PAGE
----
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J.K. Rowling among the Inklings?

11 October 2010

Lingwë – Musings of a Fish points out some similarities between J.K. Rowling’s Harry Potter books and the Inklings, especially Charles Williams’s War in heaven:

The title of this post invokes a rather well-known work of Inklings scholarship, Women among the Inklings (Candice Fredrick and Sam McBride; Greenwood, 2001). The book discusses, among other things, women on the fringe of the Inklings’ coterie: the members’ wives, friends, and fellow authors. A notable example is Dorothy L. Sayers, often mistaken for an Inklings or nominated by fans as an “honorary member”. J.K. Rowling is not discussed in this book — after all, her Harry Potter novels were still very new at the time Fredrick and McBride were writing it. And of course, Rowling was not a contemporary of the Inklings, so any (hypothetical) mention of her would have been off the main subject of their book.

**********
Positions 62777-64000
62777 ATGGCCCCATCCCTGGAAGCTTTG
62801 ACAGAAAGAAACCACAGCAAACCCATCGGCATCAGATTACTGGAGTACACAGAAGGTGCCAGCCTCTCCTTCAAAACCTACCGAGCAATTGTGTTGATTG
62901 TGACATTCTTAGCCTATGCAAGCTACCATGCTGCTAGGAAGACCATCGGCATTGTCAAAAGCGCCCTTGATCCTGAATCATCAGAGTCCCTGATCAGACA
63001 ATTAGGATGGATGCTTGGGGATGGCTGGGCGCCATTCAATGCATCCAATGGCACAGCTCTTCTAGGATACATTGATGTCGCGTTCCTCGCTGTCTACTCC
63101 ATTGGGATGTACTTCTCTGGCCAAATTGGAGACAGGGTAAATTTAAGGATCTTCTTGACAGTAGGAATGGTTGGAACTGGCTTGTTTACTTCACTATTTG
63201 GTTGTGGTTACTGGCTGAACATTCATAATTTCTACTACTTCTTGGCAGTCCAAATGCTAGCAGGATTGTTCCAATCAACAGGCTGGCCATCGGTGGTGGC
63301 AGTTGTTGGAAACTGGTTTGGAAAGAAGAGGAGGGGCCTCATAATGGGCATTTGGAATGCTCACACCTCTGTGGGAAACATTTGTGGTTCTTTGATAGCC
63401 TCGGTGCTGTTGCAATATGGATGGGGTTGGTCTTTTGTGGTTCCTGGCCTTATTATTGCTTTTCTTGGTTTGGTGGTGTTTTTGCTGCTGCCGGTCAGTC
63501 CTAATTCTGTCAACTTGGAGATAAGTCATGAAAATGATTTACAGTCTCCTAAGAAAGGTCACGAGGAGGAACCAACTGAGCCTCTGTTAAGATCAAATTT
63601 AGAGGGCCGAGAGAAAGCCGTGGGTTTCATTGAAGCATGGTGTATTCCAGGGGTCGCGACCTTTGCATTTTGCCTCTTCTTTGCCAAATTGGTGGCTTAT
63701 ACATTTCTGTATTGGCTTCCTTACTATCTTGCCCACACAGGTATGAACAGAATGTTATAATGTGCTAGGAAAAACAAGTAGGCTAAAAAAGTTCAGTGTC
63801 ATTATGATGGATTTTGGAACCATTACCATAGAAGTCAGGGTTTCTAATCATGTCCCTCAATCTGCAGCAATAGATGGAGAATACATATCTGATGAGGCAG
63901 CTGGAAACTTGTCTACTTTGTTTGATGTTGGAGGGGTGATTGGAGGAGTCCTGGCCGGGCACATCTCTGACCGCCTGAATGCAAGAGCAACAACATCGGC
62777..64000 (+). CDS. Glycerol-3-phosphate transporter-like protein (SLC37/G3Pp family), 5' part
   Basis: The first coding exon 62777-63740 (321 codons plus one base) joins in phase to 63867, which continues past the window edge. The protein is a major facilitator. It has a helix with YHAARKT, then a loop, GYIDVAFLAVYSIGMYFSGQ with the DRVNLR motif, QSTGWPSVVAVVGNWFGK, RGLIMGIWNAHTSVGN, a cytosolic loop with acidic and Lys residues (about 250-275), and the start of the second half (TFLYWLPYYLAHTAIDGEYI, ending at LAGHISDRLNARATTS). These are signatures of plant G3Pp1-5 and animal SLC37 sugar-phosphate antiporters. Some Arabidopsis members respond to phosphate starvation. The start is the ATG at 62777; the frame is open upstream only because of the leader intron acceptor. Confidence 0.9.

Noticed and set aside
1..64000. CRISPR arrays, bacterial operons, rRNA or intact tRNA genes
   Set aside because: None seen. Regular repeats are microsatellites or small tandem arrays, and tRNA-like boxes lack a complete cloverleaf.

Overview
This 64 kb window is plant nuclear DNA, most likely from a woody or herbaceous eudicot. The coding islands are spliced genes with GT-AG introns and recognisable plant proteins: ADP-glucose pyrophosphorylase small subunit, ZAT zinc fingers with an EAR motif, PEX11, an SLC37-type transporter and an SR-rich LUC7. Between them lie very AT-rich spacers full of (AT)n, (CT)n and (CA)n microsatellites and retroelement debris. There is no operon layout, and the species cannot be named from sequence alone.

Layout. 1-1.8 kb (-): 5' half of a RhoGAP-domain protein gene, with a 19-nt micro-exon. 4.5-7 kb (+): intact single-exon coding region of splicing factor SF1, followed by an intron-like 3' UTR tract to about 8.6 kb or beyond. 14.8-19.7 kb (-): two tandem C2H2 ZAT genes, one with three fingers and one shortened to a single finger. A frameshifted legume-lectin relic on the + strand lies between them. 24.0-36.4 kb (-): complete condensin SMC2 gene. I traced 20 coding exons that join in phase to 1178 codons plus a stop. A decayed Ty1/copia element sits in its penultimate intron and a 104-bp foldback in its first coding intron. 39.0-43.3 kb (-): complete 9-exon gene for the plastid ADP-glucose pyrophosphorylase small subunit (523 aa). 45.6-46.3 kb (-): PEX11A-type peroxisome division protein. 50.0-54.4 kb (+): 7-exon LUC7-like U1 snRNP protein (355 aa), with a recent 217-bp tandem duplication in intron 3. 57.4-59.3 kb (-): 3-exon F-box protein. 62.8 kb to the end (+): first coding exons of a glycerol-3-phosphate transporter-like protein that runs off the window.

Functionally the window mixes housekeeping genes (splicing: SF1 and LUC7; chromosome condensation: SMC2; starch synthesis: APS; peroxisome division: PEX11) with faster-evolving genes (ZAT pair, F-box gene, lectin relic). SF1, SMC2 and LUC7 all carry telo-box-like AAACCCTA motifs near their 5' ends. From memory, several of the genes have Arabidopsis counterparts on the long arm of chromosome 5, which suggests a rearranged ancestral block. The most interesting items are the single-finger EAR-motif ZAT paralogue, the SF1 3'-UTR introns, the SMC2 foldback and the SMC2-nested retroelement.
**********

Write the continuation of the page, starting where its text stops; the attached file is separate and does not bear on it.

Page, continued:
The point about Dorothy Sayers is that she never attended a gathering of the Inklings, though she was a friend of some of the Inklings. But if attendance at the gatherings is what makes an Inkling, was Roy Campbell an Inkling?

Roy Campbell, the South African poet, briefly joined the Inklings in 1944-46. Lewis objected to what he called “Campbell’s particular blend of Catholicism and Fascism”, though Tolkien was more sympathetic. Carpenter states, erroneously, that Campbell had fought on Franco’s side in the Spanish Civil War, and had become a Catholic in the process. In fact Campbell had become a Catholic before the war, and it was the killing of Catholic priests and nuns by the Republicans (including the priest who had catechised him) that led him to sympathise with the Nationalist cause, which he supported with the pen, though not the sword.[1] What Carpenter says of Tolkien, then, applied equally to Campbell, “during the Spanish Civil War, Tolkien largely sympathised with Franco’s cause in Spain, not because he approved of fascism but because he saw Franco as the defender of the Catholic Church against communist persecution.”